"A very Hobbesian post Gevlon, I love it. In my experience, I have also found the more democratic guilds are the biggest fail guilds. You are right that democracy is not always the superior option, underdeveloped nations being a prime example (look at all the coups in latin america during the 1970-80s)."

Most of which were enact on behalf of non-democratic large corporation in coopreation with the United States to further their Business advantages over the local, elected government.

Anonymous said...

in the land of the blind, the one eyed man is king

Carl Lewis said...

I would like to point out that there are no industrialized countries the practice democracy as the Greeks did. Democracy is Dictatorship, it's just the Many dictating their decision to the few. All G8 countries are either Parliamentary Democracies or Republican Democracies. That being said I agree that a democracy is bad for guilds simply because Guilds of the Progression variety, which are the only guilds that matter, are completely different from Governments. The single important difference is that everyone in a Wow guild is there to archive a single goal, to complete endgame content. Governments exist simply to maintain the Status Quo. Even trans formative administrations are only viewed as trans formative because they seek to maintain the prosperity of their people in a different way than is currently practiced. The less a country has in wealth the less the populace with participate in the maintenance of that wealth.
Along with the other reasons laid out in the comments democratic guilds are a bad Idea. You don't like what the GM is doing? Find a new guild or start your own.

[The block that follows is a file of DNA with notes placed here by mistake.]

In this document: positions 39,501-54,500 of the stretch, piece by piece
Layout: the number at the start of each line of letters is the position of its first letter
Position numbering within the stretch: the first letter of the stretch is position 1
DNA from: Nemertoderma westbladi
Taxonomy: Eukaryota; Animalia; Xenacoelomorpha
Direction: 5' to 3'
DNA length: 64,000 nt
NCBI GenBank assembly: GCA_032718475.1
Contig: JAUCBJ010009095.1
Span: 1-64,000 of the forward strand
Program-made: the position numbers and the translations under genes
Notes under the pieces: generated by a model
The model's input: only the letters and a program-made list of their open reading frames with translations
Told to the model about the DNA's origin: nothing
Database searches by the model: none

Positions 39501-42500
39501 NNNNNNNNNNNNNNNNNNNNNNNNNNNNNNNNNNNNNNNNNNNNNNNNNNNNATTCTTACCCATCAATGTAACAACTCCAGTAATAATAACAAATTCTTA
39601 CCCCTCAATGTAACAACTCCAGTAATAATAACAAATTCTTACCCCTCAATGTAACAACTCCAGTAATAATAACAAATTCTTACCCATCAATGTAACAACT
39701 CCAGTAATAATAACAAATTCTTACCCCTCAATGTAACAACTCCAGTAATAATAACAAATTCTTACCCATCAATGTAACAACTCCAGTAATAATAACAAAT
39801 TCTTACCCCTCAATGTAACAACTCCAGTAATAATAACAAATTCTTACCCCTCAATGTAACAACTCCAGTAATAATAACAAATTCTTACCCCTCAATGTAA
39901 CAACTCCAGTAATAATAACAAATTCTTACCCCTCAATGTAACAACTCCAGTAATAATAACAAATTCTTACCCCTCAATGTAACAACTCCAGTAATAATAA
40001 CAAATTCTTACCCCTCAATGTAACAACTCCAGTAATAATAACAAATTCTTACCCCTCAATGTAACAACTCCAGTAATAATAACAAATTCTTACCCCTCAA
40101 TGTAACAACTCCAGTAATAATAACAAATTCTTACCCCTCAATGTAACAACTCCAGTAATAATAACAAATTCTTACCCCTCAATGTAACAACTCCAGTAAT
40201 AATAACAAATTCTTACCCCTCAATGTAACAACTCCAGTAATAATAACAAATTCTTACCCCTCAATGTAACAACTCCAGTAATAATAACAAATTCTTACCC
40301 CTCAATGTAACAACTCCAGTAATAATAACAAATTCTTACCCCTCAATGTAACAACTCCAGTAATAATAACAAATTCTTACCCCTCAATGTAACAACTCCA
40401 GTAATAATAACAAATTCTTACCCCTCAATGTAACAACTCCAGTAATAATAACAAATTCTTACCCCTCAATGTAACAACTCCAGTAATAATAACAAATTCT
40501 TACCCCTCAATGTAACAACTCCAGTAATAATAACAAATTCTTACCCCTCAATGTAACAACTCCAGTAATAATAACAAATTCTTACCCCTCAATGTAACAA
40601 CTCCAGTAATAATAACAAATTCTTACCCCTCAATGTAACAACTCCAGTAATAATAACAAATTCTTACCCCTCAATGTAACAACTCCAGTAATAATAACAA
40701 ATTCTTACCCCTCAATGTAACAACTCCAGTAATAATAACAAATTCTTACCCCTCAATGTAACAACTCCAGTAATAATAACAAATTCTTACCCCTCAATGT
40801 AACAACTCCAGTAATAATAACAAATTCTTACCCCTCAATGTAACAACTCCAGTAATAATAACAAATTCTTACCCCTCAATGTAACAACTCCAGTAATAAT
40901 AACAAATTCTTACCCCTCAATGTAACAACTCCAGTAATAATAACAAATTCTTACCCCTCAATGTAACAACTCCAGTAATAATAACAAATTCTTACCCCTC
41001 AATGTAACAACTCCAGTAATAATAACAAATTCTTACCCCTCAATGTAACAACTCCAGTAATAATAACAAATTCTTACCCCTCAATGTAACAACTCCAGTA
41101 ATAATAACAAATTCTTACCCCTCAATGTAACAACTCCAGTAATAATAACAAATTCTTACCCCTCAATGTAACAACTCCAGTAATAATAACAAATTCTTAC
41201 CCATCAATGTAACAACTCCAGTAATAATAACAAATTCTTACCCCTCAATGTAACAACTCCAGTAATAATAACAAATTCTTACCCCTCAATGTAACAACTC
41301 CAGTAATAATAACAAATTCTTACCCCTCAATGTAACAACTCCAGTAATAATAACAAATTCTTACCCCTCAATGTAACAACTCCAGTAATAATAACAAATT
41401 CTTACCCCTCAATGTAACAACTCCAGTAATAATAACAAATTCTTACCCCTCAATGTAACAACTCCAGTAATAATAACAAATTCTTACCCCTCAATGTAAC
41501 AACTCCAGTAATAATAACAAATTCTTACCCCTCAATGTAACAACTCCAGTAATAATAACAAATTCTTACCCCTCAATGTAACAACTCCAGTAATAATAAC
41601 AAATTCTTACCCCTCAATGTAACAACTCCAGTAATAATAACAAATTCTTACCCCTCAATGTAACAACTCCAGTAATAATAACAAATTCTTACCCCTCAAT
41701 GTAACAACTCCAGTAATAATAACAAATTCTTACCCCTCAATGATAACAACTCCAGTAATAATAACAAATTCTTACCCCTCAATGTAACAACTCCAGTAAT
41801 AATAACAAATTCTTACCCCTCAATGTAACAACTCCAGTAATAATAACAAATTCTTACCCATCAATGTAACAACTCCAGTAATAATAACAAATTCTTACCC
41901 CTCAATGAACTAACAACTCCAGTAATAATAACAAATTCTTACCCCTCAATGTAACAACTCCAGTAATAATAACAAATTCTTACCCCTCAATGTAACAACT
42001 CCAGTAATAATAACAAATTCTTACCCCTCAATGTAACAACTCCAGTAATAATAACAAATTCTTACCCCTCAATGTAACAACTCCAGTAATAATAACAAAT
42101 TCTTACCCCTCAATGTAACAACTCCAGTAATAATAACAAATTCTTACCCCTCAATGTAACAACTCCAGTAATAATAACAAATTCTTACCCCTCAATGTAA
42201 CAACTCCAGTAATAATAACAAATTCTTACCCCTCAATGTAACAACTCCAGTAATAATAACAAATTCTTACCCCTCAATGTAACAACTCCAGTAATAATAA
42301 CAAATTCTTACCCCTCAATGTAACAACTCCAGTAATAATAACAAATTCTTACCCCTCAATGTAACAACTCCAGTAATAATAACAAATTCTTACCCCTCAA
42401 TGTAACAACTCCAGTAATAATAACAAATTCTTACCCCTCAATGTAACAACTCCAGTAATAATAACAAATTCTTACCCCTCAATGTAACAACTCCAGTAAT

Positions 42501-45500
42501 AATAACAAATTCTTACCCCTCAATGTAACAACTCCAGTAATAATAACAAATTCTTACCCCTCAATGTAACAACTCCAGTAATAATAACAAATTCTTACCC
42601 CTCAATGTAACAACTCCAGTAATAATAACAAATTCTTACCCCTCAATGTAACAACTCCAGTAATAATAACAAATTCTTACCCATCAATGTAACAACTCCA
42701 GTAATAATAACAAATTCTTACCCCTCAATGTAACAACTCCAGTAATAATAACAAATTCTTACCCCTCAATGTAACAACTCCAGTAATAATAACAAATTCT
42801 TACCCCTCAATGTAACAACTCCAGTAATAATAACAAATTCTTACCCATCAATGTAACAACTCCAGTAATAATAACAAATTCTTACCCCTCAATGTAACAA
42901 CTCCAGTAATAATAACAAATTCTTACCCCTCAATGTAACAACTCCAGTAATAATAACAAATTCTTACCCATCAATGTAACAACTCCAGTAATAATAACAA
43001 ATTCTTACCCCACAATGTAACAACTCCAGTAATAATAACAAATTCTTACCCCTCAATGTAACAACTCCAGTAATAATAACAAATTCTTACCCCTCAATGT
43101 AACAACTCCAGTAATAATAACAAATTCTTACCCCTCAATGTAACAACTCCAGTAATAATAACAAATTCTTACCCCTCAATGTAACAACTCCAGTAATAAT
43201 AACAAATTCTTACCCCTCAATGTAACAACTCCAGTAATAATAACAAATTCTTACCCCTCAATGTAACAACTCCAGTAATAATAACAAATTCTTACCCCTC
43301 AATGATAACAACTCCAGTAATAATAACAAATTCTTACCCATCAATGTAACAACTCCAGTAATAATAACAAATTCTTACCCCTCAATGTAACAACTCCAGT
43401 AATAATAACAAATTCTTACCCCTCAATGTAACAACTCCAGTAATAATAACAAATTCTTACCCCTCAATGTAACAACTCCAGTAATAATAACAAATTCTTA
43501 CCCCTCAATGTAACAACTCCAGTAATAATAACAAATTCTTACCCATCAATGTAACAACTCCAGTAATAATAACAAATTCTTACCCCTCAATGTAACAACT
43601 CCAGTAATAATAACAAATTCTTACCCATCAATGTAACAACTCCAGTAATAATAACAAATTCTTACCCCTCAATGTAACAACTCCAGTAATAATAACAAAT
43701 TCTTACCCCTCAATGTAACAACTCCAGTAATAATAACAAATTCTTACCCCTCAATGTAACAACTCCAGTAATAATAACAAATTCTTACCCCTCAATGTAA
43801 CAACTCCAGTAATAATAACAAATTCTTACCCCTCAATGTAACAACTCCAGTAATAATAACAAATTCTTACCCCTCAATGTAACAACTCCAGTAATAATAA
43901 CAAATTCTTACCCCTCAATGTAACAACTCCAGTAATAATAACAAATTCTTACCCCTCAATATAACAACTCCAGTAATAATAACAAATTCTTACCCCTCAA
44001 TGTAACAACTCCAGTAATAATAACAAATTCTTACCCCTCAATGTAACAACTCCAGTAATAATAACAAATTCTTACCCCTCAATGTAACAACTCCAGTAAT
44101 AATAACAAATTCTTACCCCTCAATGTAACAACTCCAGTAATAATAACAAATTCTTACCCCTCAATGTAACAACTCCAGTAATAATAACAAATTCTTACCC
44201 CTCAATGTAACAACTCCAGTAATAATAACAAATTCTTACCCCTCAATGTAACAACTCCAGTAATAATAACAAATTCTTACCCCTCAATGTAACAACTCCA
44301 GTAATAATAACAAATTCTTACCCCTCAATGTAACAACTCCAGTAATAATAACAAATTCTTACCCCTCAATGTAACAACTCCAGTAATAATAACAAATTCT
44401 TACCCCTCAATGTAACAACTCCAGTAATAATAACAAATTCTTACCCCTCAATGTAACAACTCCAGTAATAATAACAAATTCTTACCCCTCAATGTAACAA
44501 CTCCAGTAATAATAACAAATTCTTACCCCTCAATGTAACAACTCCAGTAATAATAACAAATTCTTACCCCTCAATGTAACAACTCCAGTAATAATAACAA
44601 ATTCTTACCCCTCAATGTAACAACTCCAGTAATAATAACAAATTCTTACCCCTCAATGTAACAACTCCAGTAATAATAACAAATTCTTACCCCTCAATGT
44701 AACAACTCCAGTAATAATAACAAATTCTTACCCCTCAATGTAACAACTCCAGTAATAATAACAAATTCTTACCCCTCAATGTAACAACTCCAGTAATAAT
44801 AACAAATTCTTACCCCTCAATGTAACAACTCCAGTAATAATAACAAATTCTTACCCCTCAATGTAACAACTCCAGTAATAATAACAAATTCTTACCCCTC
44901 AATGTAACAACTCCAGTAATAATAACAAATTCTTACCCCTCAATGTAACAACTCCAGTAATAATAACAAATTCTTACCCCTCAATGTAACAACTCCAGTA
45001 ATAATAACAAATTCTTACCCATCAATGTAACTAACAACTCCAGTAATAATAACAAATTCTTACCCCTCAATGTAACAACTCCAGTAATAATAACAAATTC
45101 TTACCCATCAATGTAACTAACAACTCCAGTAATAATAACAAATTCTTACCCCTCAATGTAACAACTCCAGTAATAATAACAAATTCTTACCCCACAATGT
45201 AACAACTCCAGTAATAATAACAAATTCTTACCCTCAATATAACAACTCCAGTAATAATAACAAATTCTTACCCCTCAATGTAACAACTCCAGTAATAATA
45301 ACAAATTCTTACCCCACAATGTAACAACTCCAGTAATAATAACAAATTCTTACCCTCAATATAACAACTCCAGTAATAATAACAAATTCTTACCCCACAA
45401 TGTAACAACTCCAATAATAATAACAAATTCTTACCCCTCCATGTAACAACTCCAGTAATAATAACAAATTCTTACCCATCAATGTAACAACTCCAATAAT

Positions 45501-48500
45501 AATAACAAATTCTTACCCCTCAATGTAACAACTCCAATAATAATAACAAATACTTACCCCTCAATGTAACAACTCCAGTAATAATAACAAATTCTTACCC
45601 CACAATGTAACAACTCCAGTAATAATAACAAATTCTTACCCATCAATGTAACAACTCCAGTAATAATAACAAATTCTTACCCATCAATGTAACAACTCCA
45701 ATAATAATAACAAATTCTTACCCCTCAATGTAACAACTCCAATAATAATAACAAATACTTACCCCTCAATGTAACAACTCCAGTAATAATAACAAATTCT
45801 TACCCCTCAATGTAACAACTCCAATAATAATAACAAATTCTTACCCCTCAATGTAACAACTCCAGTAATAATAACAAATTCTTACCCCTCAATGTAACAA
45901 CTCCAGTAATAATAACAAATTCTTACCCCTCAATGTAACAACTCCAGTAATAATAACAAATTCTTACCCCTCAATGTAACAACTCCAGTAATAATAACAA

Unknown said...

What's needed is the Pirate Ship model. Amongst pirates, the captain of the ship is democratically elected. Once elected, however, he can (and is expected to) rule with an iron fist so long as he gets results and the crew profits. If he's ineffective, the crew votes in a new captain.

A MUD I used to play (LegendMUD) had a feature where you could democratically elect the leader. Each clan member would PLEDGE to their candidate; the candidate with the most pledges became the leader. A member could change their pledge at any time, so a leadership change could be a surprise if there was clan drama.

Jurandr said...

It really depends on who the leader is. I've been in plenty of guilds, and I've seen guild leaders who are not strong enough to lead; they get bullied by the members and the whole guild ends up failing. I've seen a leader that was too strong and the guild ended up reforming with a new leader under a new name.

The most successful guilds I've been in were ones with a firm leader that knows how to deal with people, typically people who are managers of people IRL. They have a few officers who they either know outside of the game or have played with for a long time that they trust and take advice from, and the members get along with him nicely.